But San Ignacio is a tourist hub on the Belizean mainland. Surely the islands, with their famous “Go Slow” mentality and reliance on imported ingredients, wouldn’t be quite as veggie-friendly? But Belize surprised again.

Caye Caulker

The small island of Caye Caulker is renowned for its seafood — in particular its lobster — and many of its restaurants are geared toward that. Despite this, there’s no shortage of vegetarian options, and the tropical climate means there’s an abundance of tomatoes, onions, plantains, beans, carrots, squash, spinach, avocados and coconuts.

You may not have thought so, judging by their names, but popular beachside bar/grills Bambooze and Barrier Reef Sports Bar served up good food with decent vegetarian options, in particular Sports Bar’s deep-fried okra appetizers: fried slices of okra in a crispy cornmeal crust that pop satisfyingly in your mouth. It was served with an authentic Belize dip — a delectably creamy blend of cheese, cilantro, sweet pepper and chili.

Fried slices of okra in a cornmeal crust with an authentic Belize dip

For me, the best restaurant by a mile was Maggie’s Sunset Kitchen, a small, local establishment where you can watch the sun set over the Caribbean Sea as you eat. The veggie kebabs were exceptional: locally grown and perfectly charred tomatoes, onions, squash and peppers that, when combined with that incomparable char-grilled flavor, became what might just be my favorite ever alfresco meal. This was a big surprise considering that veggie kebabs without halloumi cheese never excited me. That’ll teach me to doubt the appeal of fresh, ripe vegetables cooked on a charcoal grill.


Served by warm and smiley staff and situated just a couple of meters from the ocean, a meal at Maggie’s is wonderful experience all around — and one that prompted me to come back three times. Aside from Maggie’s, the other standout on Caye Caulker was Errolyn’s House of Fry Jacks, a small wooden hut that almost always has a line of locals and tourists outside. Fry jacks are a breakfast staple in Belize: soft but chewy dough that’s fried until golden and crisp, and then stuffed with your choice of filling.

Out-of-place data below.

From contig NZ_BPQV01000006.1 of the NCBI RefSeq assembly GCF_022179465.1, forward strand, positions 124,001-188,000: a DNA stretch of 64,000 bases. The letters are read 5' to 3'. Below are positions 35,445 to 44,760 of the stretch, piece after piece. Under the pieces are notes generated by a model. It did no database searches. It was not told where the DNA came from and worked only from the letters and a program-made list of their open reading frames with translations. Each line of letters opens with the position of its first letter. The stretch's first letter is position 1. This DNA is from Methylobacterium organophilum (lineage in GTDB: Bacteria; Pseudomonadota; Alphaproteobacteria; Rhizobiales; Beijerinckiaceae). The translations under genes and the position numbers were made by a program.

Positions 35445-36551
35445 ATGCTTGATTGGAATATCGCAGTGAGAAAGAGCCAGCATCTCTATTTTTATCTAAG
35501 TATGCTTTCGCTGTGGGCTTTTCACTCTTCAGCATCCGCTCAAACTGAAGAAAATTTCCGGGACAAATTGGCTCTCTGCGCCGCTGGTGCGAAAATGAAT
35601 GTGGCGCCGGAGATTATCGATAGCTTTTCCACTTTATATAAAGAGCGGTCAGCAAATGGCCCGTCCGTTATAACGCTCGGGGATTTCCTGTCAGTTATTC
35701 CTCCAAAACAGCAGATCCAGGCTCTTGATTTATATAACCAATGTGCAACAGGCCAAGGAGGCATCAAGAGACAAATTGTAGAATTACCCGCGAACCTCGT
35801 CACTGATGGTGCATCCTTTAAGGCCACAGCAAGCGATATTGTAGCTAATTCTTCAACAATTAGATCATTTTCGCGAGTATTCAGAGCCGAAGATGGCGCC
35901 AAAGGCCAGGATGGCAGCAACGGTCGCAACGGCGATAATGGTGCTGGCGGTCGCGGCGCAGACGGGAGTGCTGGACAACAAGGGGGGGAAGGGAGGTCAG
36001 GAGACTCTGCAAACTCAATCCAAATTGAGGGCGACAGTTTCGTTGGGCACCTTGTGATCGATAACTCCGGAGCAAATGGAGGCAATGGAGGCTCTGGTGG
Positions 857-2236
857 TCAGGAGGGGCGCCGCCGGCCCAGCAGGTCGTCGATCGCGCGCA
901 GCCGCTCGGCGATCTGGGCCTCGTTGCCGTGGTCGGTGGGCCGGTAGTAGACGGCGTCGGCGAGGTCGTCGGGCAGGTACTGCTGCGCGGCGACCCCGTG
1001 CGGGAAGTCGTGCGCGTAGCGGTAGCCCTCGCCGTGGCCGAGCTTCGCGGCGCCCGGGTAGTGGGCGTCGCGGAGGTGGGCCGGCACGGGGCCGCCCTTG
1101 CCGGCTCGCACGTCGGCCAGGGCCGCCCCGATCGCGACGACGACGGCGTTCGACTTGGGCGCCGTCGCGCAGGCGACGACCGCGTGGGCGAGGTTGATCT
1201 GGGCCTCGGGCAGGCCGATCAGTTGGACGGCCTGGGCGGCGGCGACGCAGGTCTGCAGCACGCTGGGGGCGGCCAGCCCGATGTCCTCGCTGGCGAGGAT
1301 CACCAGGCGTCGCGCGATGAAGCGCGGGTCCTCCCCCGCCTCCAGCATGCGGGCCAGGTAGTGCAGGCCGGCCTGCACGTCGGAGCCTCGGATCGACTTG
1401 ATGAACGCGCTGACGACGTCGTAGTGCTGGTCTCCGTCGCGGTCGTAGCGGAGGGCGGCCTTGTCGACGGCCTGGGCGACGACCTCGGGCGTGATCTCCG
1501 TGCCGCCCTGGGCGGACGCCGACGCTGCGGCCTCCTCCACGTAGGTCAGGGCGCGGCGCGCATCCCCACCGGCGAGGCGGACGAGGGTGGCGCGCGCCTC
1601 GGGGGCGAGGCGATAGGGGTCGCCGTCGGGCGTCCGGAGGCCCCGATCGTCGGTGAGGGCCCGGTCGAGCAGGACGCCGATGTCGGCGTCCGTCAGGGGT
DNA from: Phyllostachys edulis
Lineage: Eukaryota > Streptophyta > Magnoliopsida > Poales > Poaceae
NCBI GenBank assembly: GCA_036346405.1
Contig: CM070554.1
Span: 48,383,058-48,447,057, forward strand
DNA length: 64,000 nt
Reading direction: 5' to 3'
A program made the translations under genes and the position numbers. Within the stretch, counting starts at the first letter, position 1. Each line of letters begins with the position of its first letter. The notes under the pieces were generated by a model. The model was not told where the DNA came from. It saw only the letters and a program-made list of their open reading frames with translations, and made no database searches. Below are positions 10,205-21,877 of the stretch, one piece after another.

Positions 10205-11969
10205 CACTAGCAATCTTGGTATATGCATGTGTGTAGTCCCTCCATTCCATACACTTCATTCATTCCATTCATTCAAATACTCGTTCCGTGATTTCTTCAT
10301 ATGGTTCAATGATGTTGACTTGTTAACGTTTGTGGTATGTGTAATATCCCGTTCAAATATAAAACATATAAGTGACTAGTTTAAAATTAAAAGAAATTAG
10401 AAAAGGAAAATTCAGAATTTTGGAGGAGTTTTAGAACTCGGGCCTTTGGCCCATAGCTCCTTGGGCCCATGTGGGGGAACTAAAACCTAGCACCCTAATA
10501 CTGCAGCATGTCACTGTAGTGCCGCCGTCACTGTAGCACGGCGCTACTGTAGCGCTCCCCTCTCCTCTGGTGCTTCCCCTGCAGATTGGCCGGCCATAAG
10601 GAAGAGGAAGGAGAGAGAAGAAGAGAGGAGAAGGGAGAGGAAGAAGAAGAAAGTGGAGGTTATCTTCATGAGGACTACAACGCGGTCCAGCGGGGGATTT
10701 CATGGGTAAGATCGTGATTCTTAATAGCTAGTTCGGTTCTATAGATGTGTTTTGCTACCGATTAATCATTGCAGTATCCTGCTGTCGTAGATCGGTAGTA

Fry jacks: What they lack in aesthetics they make up in taste.

They don’t make the prettiest breakfast, but what they lack in aesthetics they make up in taste and texture. Stuffed with eggs, cheese and refried beans and with just the right amount of grease, fry jacks will fill you up for hours — even if the jack itself is gone in a few greedy minutes.

Coming after my experiences with Cuban food (much better than expected but still somewhat repetitive), the diversity of Belizean food was a very welcome surprise. Belize itself is a beautiful country with a fascinating history and the friendliest people — but somehow I think the most lasting memory will be eating those delicious veggie kebabs in front of the warm Caribbean Sea.

Next up:
 Searching for vegetarian food in Guatemala, the Mayan heartland of Central America.